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532 A cross-cohort examination of factors impacting immunotherapy survival in non-small cell lung cancer (NSCLC)
  1. Konstantin Danilov1,
  2. Dhruv Bansal2,
  3. Ivan Valiev1,
  4. Vladimir Kushnarev1,
  5. Chris Ward2,
  6. Ammar Al-Obaidi3,
  7. Timothy Pluard2,
  8. Artem Tarasov1,
  9. Anastasiia Makarova1,
  10. Anna Butusova1,
  11. Anna Love1,
  12. Krystle Nomie1,
  13. Nikita Kotlov1,
  14. Janakiraman Subramanian4 and
  15. Alexander Bagaev1
  1. 1BostonGene, Corp., Waltham, MA, USA
  2. 2Saint Luke’s Cancer Institute, Kansas City, MO, USA
  3. 3University of Missouri Kansas City, Kansas City, MO, USA
  4. 4Inova Schar Cancer Institute, Fairfax, VA, USA
  • Journal for ImmunoTherapy of Cancer (JITC) preprint. The copyright holder for this preprint are the authors/funders, who have granted JITC permission to display the preprint. All rights reserved. No reuse allowed without permission.


Background Highly variable responses to immune checkpoint inhibitors (ICI) among NSCLC patients underscore the need for predictive biomarkers to guide therapy selection. In this study, RNA-seq data were used to classify patients into our previously reported TME subtypes, which are prognostic for survival and predictive for immunotherapy response across multiple cancers, including NSCLC.1 Here, we further validated these TME subtypes in ICI-treated NSCLC patients

Methods NSCLC patients from three independent cohorts, GSE135222 (n = 27), SU2C-MARK (n = 152), and a novel retrospective cohort from St. Luke’s Cancer Institute (n = 161), were screened for the following criteria: (1) advanced lung adenocarcinoma (LUAD) or advanced squamous cell carcinoma (LUSC); (2) ICI-naive at the time of biopsy; (3) no EGFR or ALK alterations, resulting in 258 qualified samples. As described by Bagaev et al .1 transcriptomic-based TME subtyping was applied to classify each sample as fibrotic (F), immune-enriched/fibrotic (IE/F), immune-enriched/non-fibrotic (IE), or desert (D). TME cell types were characterized using Kassandra cell deconvolution.2 Logrank tests were used for Kaplan-Meier and Cox proportional hazards models.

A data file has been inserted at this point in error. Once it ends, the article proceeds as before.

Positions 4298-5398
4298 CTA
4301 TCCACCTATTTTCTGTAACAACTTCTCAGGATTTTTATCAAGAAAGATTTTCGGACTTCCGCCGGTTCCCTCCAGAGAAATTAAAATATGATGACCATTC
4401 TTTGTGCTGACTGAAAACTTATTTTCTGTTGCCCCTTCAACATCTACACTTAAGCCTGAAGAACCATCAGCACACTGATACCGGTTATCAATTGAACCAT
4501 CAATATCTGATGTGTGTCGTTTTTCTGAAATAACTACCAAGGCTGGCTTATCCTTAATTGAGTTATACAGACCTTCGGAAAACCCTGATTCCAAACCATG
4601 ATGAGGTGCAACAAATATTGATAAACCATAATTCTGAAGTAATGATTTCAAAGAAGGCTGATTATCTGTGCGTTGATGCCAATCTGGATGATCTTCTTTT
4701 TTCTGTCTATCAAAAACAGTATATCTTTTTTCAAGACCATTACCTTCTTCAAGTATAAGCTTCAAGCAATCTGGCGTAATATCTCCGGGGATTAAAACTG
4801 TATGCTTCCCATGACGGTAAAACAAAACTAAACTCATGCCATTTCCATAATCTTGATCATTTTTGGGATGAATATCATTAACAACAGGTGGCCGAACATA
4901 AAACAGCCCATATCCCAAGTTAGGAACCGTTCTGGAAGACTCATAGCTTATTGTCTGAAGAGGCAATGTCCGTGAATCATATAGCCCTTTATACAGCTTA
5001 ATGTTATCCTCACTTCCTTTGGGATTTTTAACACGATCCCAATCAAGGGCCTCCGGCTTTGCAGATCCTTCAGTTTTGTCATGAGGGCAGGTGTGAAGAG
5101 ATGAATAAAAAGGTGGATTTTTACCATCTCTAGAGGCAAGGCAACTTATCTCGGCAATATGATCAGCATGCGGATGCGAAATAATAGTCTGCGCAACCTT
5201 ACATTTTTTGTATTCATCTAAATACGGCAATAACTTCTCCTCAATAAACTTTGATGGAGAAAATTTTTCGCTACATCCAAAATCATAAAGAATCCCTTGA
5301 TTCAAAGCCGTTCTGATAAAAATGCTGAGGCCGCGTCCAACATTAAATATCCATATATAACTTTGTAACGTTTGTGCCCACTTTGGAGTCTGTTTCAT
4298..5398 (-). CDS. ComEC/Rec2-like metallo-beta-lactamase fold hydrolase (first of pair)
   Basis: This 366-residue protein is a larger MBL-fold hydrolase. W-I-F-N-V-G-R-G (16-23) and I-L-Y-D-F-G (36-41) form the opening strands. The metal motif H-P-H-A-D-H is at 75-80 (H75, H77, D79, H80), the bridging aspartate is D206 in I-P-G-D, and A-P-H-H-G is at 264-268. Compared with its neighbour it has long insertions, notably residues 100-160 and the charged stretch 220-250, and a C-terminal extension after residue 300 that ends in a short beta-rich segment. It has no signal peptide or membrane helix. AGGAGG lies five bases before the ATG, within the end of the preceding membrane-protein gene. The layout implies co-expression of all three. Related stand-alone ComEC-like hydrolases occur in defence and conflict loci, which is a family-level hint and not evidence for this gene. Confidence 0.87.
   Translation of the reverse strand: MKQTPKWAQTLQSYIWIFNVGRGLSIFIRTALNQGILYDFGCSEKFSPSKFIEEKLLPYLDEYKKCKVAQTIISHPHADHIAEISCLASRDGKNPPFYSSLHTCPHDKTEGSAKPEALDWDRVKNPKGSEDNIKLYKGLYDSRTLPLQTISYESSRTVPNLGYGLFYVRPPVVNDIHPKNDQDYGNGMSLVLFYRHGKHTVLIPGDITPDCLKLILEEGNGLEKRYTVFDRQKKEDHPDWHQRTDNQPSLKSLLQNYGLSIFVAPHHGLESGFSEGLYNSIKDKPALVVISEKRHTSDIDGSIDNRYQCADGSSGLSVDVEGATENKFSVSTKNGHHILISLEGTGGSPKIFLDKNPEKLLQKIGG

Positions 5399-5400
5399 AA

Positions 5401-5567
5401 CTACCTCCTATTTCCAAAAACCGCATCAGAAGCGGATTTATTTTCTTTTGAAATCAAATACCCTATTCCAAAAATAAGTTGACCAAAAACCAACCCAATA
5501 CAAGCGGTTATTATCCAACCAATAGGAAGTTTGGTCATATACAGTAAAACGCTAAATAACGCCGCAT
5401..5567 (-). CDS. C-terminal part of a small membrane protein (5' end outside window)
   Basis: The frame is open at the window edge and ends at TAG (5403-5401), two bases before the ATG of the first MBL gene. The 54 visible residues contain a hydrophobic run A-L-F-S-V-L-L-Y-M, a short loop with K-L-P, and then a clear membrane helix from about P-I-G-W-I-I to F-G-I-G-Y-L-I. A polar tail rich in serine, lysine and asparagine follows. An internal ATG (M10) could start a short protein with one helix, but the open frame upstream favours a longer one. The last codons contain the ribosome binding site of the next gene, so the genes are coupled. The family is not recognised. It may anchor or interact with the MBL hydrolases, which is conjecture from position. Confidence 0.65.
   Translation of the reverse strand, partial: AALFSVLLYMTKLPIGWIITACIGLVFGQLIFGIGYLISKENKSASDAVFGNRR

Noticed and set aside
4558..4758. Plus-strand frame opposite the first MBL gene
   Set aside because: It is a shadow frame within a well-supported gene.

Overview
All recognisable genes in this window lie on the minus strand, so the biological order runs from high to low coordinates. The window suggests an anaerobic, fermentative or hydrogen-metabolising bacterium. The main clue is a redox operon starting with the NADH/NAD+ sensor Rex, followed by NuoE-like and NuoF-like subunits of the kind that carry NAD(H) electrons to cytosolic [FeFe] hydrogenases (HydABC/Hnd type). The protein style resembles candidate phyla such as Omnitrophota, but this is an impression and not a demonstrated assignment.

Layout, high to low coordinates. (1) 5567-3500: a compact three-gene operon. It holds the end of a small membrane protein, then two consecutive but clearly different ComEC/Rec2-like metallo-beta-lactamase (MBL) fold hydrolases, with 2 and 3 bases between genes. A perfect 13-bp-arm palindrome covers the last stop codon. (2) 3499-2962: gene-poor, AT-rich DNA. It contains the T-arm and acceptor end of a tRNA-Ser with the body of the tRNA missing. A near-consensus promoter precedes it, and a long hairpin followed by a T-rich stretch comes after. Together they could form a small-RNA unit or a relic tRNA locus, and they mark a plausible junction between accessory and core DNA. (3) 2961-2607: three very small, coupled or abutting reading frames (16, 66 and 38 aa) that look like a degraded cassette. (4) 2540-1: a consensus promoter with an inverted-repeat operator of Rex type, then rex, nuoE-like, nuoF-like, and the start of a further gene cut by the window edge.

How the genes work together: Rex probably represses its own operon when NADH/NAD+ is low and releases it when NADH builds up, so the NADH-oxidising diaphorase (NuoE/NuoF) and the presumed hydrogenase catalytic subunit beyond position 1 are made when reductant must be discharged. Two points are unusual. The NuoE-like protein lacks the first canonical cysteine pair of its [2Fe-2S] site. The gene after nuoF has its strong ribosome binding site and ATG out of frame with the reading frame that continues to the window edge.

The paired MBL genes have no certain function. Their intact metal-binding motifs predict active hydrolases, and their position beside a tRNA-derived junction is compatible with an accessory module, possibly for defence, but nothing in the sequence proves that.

Results Overall (OS, p = 0.002) and progression-free (PFS, p = 0.0002) survival were calculated for each TME subtype using ICI-treated NSCLC cohorts (table 1). IE samples had the best prognosis (median OS 38.7 mos., p = 0.009; median PFS 9.0 mos., p = 0.001), and the D samples exhibited statistically significant lower OS (median 14.1 mos, p = 0.002) and PFS (median 3.3 mos., p = 0.002). TME subtypes were further grouped into immune-enriched ’hot’ (IE + IE/F, median OS 29.6 and PFS 8.9 mos.) and ’cold’ (D + F, median OS 13.3 and PFS 4.1 mos.) groups, which further improved patient separation by PFS (p = 0.0002) and OS (p = 1e-05). Independent of PD1 status, CD8 T cell infiltration was qualitatively and quantitatively associated with better OS (HR 0.23, p < 0.005) and PFS (HR 0.25, p < 0.005) in LUAD but not in LUSC.

Conclusions Here, transcriptomic-based TME subtypes and cell type deconvolution were applied to an unselected cohort of NSCLC patients receiving ICIs. The TME subtypes and CD8 T cell infiltration were associated with OS and PFS. When samples were grouped into ‘hot’ (IE + IE/F) and ‘cold’ (D + F) TME subtypes, sample stratification further improved. Our results were consistent with previous findings,1 but further investigation is required to validate these TME subtypes as predictive biomarkers.


  1. A. Bagaev et al. ‘Conserved pan-cancer microenvironment subtypes predict response to immunotherapy,’ Cancer Cell, 2021; 39(6): 845–865.e7, Jun. 2021, doi: 10.1016/j.ccell.2021.04.014.

  2. A. Zaitsev et al. ‘Precise reconstruction of the TME using bulk RNA-seq and a machine learning algorithm trained on artificial transcriptomes,’ Cancer Cell, Aug. 2022; 40(8): 879–894.e16, , doi: 10.1016/j.ccell.2022.07.006.

Ethics Approval The human data analyzed here was collected under IRB protocol at St. Luke’s Cancer Institute.

Abstract 532 Table 1

Prognostic value of NSCLC tumor microenvironment (TME) subtypes

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